CHRB: All Kills Are Not Created Equal (And Come to Think of It, Maybe We Shouldn’t Even Bother to Count Some of Them)

“Equine Fatalities Continue to Decline in California” – so reads a recent headline in BloodHorse. Sounds great, right? In truth, this is but another example of industry deception (and yes, BloodHorse is part of the industry). Begrudgingly, the article goes on to explain that while “musculoskeletal deaths” were down, overall deaths were, in fact, up:

“In the interest of full transparency, the CHRB also tracks fatalities caused by any non-exercise-related catastrophic injury. The most common cause of death in this other group is gastro-intestinal diseases, such as colic, colitis, and enteritis, followed by respiratory disease. Unfortunately, the number of ‘other’ deaths increased last year, and those 43 deaths, coupled with the 26 due to musculoskeletal injuries, brought the total to 69, or three more than the 66 the previous year.”

More deception: The above reads like all those “other deaths” were back in the stalls. Not true. There were racing and training kills among the 43 – on-track “sudden deaths” from cardiovascular collapse, pulmonary hemorrhage, blunt-force head trauma, etc. But no one wants to talk about those, just the “improvement” on the musculoskeletal front.

But even worse is this from Scott Chaney, executive director of the CHRB:

“I’ve considered several times the idea of not counting other [stall] deaths, the type that occur among horse populations anywhere in the world, including the popular riding stables and in the wild, but I’ve always decided that full transparency is the best way to go.”

First, those horses who died in their stalls were fully active, in between races, and most still in adolescence. Second, and Chaney surely knows this, racehorses are at a higher risk than other “horse populations” for things like colic, laminitis, and pleuropneumonia. Third, who cares? In a nutshell, any death in racing is by racing – just like the Civil War was wholly responsible for the camp deaths of soldiers from disease (which, by the way, accounted for some 2/3 of the total casualties).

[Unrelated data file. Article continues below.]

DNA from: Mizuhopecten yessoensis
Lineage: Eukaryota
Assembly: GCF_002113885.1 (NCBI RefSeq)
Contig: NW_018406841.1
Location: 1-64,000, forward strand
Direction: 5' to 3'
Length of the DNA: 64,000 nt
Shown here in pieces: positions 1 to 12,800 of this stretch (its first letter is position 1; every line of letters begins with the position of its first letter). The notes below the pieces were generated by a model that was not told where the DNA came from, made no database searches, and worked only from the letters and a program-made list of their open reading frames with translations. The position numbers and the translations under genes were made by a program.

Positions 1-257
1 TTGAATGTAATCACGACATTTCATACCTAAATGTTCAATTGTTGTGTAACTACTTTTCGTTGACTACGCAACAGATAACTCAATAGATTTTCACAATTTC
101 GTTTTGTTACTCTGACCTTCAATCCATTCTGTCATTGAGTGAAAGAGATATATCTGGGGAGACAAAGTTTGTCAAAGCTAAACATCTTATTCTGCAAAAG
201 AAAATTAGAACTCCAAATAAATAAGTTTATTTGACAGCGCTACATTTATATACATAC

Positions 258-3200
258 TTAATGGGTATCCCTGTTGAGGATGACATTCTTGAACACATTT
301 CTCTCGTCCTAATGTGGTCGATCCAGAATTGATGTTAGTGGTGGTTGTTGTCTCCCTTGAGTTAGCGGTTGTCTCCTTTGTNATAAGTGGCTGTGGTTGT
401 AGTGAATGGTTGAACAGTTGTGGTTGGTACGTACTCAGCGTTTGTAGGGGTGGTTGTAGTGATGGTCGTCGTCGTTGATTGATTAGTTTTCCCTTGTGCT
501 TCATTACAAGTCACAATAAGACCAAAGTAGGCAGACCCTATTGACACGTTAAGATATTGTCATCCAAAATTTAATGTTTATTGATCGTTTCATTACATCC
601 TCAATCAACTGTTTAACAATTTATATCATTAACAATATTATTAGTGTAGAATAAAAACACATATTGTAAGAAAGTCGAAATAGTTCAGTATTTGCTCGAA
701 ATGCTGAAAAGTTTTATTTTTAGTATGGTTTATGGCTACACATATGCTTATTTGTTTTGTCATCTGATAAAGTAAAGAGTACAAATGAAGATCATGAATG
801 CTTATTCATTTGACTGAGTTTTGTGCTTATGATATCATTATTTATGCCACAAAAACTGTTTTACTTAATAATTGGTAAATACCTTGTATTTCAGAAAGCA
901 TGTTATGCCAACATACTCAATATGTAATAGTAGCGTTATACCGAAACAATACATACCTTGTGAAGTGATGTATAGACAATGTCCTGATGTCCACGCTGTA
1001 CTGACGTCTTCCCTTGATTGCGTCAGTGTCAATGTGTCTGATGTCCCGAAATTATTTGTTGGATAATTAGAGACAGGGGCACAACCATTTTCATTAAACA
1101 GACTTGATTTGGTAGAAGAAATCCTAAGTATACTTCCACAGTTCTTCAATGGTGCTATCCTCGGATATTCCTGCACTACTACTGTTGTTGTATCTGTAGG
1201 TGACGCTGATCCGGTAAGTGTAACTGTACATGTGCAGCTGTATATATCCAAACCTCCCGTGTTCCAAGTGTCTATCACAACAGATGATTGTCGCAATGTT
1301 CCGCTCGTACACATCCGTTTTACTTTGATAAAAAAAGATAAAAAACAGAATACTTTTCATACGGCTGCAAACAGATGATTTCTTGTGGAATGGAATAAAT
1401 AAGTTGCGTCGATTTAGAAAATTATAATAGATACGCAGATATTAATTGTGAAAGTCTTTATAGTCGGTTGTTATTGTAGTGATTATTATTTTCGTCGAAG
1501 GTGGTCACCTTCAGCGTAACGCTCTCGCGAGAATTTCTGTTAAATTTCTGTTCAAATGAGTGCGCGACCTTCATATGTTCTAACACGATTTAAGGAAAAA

Worst of all, however, is who said it. Chaney, again, works for the California Horse Racing Board – the state agency tasked with regulating horseracing. He should be an arms-length bureaucrat, an unbiased arbiter whose main focus is the welfare of the horses. And yet he talks like an industry stakeholder, like a racer. (In fact, Chaney was once an assistant trainer.) He’s “considered several times not counting other deaths”? For what purpose if not to make racing look better? In a word, shameful.

Follows are some, not all, “other” (stall) Cal deaths from last year. These are deaths that the CHRB suggests are basically to be disregarded. These are deaths, Scott Chaney says, that perhaps should not even be counted (and reported).

Hygh I. Q., Jan 5, Golden Gate
“Post-surgical sudden death – cause not identified.” Also: “severe gastric ulcerations in the stomach.” Hygh I. Q. was three years old and was last raced Nov 25.

Urban Dance, May 27, Los Alamitos
“Got loose on track…ran head first into barn at full gallop: complete, displaced, comminuted fracture; [multiple] ruptures; massive hemorrhage.” Also: “gastric ulceration.” Urban Dance was three years old and being prepped for her debut.

Untuckit, Jun 15, Los Alamitos
“Four-year-old found dead in stall – cause undetermined.” Again, four years old.

Resurrected Noble, Jun 17, Golden Gate
“Severe cellulitis of RH limb of 10 days duration, with two perforated skin ulcers. Laminitis of the LH hoof, [with] severe rotation of the distal phalange, tip pressing the sole.” Then this: “This horse has a history of chronic dorsal metacarpal disease [and had] shock wave treatment of both metacarpals on May 27.” Resurrected Noble was just three, and had been raced once, on May 15. Now go back and re-read his death.

yet-to-be-named 1-year-old, Aug 15, Pleasanton
“Horse crashed through a fence: catastrophic fractures of 2nd, 3rd, and 4th metacarpal bones with transection of the suspensory and lateral intercarpal ligaments and carporadial tendon; all fractures were open, complete, and comminuted – multiple fragments missing.” Again, one year old.

Little Princess, Aug 16, Los Alamitos
“Flipped, seizures, extensive hemorrhaging in skull, euthanized.” Also: “chronic ulcers.” Little Princess was two years old and being prepped for her debut.

Invictatatus, Sep 27, Los Alamitos
“Horse found down in stall – [euthanized].” Invictatatus was six years old and had been raced 22 times, most recently Apr 16.

Dub Town, Nov 16, Golden Gate
“Abdominal aortic rupture [with] aortic and intestinal hemorrhage – [horse] bled out.” Dub Town was six years old and had last been raced Oct 7.

yet-to-be-named 2-year-old, Nov 28, Golden Gate
“Bilateral atrioventricular valvular dysplasia with congestive heart failure.” Again, so young she didn’t even have a name yet. Congestive heart failure.